Before we rolled out Scope 5 in 2012, I was collecting energy and fuel data from over 200 global offices and warehouses for three years using spreadsheets. I've learned a few tips and tricks from the rollout and from our first year of reconciling data entered in Scope 5 with historical data. I hope this is helpful.
#1. Get help from Scope 5 (Yoram, Carlos and crew) to migrate the historical data from your spreadsheets into Scope 5. They used a batch service to upload this data and it was effortles...at least it was for me. :) I couldn't tell if our data was accurate until I was able to compare three years of data and look for outliers.
#2. Train your users over Lync by sharing your screen. I spent about 40 minutes per call with groups of users, usally organized by country or time zone. I never created a manual or used Scope 5's help. I've never seen anyone actually use a software manual. I chose Scope 5, in part, because I knew it would be easy to train (over Lync) and easy to rollout (in the cloud), and easy to use given the UI and the intuitive node navigation.
#3. If you're working with users whose main job is not environmental data collection (i.e. green teams), set your deadlines with a few months cushion. I publish our CO2 footprint to the Carbon Disclosure Project annually on May 31st. So I gave the green teams a deadline of February 28. By April, almost all of the data was in.
#4. If you have distributed teams or users entering the data, assign responsibility for following up with users to regional leaders. In my organization we have regional green team leaders who follow up with around 40 people each rather than me following up with 300 people. This has the added benefit of helping people grow their leadership and addressing issues in their local context/geography/timezone.
#5. Configure the trackers to align with the billing cycles. This probably sounds obvious, but I originally configured the trackers for annual data entry because, historically, we collected data annually. When we empowered the green teams to enter their own data in Scope 5, they prefered to enter it as the bills came in, which meant I, or they, had to edit the trackers from annual to monthly. Not a big deal, but if I were doing it over I would have configured them all as monthly to begin with, and to enter costs directly. The "zero placeholder" record was very helpful in moving from annual to monthly trackers.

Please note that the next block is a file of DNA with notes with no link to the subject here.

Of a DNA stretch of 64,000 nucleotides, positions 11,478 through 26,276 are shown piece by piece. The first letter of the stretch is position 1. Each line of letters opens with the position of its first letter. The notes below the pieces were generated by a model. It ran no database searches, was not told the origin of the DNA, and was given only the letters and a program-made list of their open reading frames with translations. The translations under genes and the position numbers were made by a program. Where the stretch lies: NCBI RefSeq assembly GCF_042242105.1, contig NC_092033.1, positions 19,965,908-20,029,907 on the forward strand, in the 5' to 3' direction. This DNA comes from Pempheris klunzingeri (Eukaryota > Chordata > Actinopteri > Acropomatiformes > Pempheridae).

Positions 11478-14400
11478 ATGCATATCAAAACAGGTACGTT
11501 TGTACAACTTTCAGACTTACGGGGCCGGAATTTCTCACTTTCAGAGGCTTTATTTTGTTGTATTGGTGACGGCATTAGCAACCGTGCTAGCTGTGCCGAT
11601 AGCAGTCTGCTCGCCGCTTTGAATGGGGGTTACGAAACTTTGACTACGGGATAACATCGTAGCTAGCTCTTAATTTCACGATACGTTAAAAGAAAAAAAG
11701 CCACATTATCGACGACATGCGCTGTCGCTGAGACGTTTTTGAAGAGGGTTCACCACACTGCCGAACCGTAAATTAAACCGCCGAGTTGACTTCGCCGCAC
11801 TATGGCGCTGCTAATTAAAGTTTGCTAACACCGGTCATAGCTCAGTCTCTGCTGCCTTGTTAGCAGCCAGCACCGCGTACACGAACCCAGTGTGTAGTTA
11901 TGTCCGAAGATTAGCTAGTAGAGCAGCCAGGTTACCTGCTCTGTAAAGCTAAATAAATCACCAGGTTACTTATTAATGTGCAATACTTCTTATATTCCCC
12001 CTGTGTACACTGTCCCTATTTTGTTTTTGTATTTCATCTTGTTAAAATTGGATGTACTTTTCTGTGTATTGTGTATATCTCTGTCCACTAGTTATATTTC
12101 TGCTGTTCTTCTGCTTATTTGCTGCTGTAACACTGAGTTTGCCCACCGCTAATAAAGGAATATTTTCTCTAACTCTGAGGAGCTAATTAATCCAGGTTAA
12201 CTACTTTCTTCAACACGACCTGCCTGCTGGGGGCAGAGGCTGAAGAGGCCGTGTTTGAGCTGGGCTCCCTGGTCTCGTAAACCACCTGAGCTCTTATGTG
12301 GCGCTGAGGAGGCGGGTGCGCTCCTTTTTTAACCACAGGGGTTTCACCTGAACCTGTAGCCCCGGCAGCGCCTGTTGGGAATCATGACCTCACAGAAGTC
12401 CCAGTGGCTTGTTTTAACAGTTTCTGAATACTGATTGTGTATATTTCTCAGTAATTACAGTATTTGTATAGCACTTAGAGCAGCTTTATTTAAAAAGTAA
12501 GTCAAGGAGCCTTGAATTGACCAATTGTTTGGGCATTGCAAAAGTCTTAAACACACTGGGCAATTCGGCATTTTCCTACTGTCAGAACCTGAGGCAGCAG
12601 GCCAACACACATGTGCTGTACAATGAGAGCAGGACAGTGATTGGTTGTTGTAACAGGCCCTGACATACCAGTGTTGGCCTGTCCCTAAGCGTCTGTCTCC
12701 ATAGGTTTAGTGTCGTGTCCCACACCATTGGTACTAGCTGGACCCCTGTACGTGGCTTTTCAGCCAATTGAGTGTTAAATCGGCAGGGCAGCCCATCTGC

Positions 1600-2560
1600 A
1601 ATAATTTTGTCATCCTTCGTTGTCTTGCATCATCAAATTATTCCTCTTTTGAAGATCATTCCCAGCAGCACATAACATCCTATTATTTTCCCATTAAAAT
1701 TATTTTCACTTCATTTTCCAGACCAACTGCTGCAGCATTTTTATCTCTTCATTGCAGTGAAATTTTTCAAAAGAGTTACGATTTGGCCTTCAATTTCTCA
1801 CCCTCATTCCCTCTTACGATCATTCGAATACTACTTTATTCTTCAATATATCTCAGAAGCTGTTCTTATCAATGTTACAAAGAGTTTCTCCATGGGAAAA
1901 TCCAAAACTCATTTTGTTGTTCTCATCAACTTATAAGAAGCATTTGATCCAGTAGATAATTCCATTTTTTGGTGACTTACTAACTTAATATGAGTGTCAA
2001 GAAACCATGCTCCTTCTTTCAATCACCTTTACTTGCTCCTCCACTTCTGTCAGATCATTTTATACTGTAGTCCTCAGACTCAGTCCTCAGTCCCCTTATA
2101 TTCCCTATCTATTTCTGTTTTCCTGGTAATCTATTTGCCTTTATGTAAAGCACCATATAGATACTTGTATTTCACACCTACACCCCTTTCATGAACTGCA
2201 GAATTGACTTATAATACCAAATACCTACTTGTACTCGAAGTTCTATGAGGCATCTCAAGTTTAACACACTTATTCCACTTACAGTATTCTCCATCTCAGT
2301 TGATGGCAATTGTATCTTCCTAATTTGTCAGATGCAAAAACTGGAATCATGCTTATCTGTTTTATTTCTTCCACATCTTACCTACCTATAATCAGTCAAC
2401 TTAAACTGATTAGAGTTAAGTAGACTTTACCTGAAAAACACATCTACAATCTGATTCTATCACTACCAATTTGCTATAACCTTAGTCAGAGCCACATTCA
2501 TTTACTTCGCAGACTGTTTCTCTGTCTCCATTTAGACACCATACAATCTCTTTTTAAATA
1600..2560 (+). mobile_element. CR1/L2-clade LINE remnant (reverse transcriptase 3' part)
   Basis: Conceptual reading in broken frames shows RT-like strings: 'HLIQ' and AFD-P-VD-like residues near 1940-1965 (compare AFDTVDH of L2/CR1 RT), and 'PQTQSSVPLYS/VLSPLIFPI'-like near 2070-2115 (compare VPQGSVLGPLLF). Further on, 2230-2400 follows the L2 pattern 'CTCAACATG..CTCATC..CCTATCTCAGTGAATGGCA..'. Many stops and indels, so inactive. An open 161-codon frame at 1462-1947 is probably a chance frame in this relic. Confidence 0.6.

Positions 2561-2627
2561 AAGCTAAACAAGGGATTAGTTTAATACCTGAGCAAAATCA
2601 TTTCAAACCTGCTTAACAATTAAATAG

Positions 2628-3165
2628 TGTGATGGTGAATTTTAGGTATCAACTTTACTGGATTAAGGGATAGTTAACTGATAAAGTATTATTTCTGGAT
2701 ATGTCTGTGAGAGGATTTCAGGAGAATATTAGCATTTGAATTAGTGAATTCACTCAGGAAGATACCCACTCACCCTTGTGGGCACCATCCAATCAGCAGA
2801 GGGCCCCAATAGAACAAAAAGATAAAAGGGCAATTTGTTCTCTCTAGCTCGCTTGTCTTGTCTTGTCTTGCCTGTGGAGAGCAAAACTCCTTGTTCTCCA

#6. Don't track every possible thing in the beginning, only track what is most important/impactful. As a services company, electricity and fuel makes up most of our footprint. That is all we required to be tracked initially. Many of our green teams now track paper and water. I set up additional trackers as they express a need for them, and I keep the tracker origination and set-up as a central function for now.
#7. Use charts, reports and fatal alerts to track who still needs to enter their data. Since we started with three years of historical data for over 200 offices, I can easily see which offices haven't entered their 2012 data by looking at the fatal error lists or by generating reports for activity in 2012 and looking for zeros. The distribution reports are especially helpful because I can export them to a spreadsheet and then sort on the zeros. Then I just sort that by region and send it to the regional green team leaders to follow up with the users. On every regional dashboard I created a column chart showing the 2012 emissions by branch. These charts clearly show which branches are missing bars for 2012 because they have not entered their data yet.
Good luck and have fun!